A study of the electrical and optical properties of unhydrogenated neon-sputtered amorphous silicon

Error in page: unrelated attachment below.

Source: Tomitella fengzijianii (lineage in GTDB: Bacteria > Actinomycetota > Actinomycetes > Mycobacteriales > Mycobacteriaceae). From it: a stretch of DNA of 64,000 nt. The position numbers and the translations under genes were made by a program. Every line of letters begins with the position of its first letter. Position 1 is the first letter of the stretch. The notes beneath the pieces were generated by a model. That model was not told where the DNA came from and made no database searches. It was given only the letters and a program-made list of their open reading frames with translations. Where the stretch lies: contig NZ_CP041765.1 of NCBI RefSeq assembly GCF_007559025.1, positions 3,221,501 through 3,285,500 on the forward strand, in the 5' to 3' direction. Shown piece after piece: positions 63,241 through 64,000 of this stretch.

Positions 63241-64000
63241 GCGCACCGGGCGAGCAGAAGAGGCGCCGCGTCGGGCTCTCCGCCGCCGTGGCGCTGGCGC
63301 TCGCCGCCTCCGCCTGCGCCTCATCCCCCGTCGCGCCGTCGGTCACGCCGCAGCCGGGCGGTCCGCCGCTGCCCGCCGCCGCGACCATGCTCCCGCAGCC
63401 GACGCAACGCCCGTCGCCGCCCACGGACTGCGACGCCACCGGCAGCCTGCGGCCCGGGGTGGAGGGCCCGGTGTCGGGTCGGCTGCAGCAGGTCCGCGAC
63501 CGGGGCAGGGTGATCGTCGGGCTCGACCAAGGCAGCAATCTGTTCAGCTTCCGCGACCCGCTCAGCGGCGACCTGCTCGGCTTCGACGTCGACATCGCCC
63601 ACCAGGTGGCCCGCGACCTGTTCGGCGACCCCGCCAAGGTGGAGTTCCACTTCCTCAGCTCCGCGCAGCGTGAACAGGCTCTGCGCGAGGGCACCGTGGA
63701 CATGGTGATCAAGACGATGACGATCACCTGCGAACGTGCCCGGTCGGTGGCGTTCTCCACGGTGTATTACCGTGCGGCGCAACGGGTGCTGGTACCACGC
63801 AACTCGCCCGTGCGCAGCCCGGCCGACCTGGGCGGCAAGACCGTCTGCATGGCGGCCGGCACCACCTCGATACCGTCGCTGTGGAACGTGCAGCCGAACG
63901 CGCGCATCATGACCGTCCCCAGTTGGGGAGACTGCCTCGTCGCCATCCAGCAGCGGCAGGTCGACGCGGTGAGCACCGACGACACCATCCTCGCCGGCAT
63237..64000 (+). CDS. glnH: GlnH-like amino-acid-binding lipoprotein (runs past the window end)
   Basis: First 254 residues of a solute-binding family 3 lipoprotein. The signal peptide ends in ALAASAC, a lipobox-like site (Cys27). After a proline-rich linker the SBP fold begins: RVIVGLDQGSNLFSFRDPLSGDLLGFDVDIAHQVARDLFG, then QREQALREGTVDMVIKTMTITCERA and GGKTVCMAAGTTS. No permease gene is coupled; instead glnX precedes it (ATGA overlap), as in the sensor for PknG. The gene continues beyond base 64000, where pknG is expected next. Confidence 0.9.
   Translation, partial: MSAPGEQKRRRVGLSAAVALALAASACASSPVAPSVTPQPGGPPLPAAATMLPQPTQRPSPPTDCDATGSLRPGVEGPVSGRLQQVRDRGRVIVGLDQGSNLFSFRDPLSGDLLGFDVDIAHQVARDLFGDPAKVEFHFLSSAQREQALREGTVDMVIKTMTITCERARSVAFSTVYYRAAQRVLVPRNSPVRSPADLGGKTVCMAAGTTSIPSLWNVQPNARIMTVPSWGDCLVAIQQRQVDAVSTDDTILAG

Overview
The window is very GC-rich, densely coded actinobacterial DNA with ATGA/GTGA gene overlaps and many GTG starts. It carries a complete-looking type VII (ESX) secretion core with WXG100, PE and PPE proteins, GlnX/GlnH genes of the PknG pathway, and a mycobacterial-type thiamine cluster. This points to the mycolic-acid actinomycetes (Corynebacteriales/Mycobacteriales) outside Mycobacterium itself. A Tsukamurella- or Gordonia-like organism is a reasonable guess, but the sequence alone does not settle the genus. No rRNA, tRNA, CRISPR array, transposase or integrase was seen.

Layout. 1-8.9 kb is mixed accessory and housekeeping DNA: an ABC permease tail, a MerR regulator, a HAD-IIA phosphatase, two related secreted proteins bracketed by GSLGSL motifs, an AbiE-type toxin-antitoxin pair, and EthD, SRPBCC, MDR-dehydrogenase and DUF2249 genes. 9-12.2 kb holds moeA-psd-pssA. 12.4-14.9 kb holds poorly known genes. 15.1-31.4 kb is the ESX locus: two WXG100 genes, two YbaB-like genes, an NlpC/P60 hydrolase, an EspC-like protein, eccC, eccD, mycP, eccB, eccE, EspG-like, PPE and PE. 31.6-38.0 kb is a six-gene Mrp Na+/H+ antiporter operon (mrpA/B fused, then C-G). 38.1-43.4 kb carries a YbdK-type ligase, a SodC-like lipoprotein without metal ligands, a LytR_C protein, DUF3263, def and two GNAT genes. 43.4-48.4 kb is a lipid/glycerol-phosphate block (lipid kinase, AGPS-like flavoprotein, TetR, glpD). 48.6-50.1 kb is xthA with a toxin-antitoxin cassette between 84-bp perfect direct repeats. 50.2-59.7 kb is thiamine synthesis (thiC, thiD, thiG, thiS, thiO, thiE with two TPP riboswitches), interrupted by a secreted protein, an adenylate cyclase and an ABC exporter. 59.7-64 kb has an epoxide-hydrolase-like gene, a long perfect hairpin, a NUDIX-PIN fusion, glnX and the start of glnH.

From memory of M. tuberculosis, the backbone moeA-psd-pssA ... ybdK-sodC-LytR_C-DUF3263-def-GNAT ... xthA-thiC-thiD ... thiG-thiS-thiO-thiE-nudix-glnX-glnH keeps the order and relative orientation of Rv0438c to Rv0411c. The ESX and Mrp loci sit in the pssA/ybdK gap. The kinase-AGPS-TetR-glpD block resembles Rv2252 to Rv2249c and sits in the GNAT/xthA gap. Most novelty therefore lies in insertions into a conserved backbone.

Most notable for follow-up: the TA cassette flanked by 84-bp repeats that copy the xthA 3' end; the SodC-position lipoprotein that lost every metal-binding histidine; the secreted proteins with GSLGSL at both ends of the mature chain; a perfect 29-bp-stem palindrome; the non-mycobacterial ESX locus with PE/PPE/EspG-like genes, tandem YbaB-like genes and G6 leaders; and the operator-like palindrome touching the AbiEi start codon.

Films of amorphous silicon (a-Si) were prepared by r.f. sputtering in a Ne plasma without the addition of hydrogen or a halogen. The d.c. dark electrical conductivity, he optical gap and the photoconductivity of the films were investigated for a range of preparation conditions, the sputtering gas pressure, P, the target-substrate spacing, d, the self-bias voltage, Vsb, on the target and the substrate temperature, Ts. The dependence of the electrical and optical properties on these conditions showed that various combinations of P, d and Vsb, at a constant Ts, giving the same product (Pd/V sb) result in films with similar properties, provided that P, d and Vsb remain vithin a certain range. Variation of Pd/Vsb between about 0.2 and 0.8 rrTorr.cm!V varied the dark conductivity over about 4 orders of magnitude, the optical gap by 0.5 eV and the photoconductivity over 4-5 orders of magnitude. This is attributed to controlling the density-of-states distribution in the mobility gap. The temperature-dependence of photoconductivity and the photoresponse of undoped films are in support of this conclusion. Films prepared at relatively high (Pd/Vsb) values and Ts=300 ºc: exhibited low dark-conductivity and high thermal activation energy, optical gap and photoresponse, characteristic properties of a 'low density-of-states material. P-type doping with group-Ill elements (Al, B and Ga) by sputtering from a composite target or from a predoped target (B-.doped) was investigated. The systematic variation of room-temperature conductivity over many orders of magnitude and a Fermi-level shift of about 0.7 eV towards the valence-band edge suggest that substitutional doping had taken place. The effects of preparation conditions on doping efficiency were also investigated. The post-deposition annealing of undoped and doped films were studied for a temperature range from 250 ºC to 470 ºC. It was shown that annealing enhanced the doping efficiency considerably, although it had little effect on the basic material (a-Si) prepared at the optimum conditions (Pd/Vsb=0.8 mTorr.cm/V and Ts=300 ºC). Preliminary experiments on devices imply potential applications of the present material, such as p-n and MS junctions.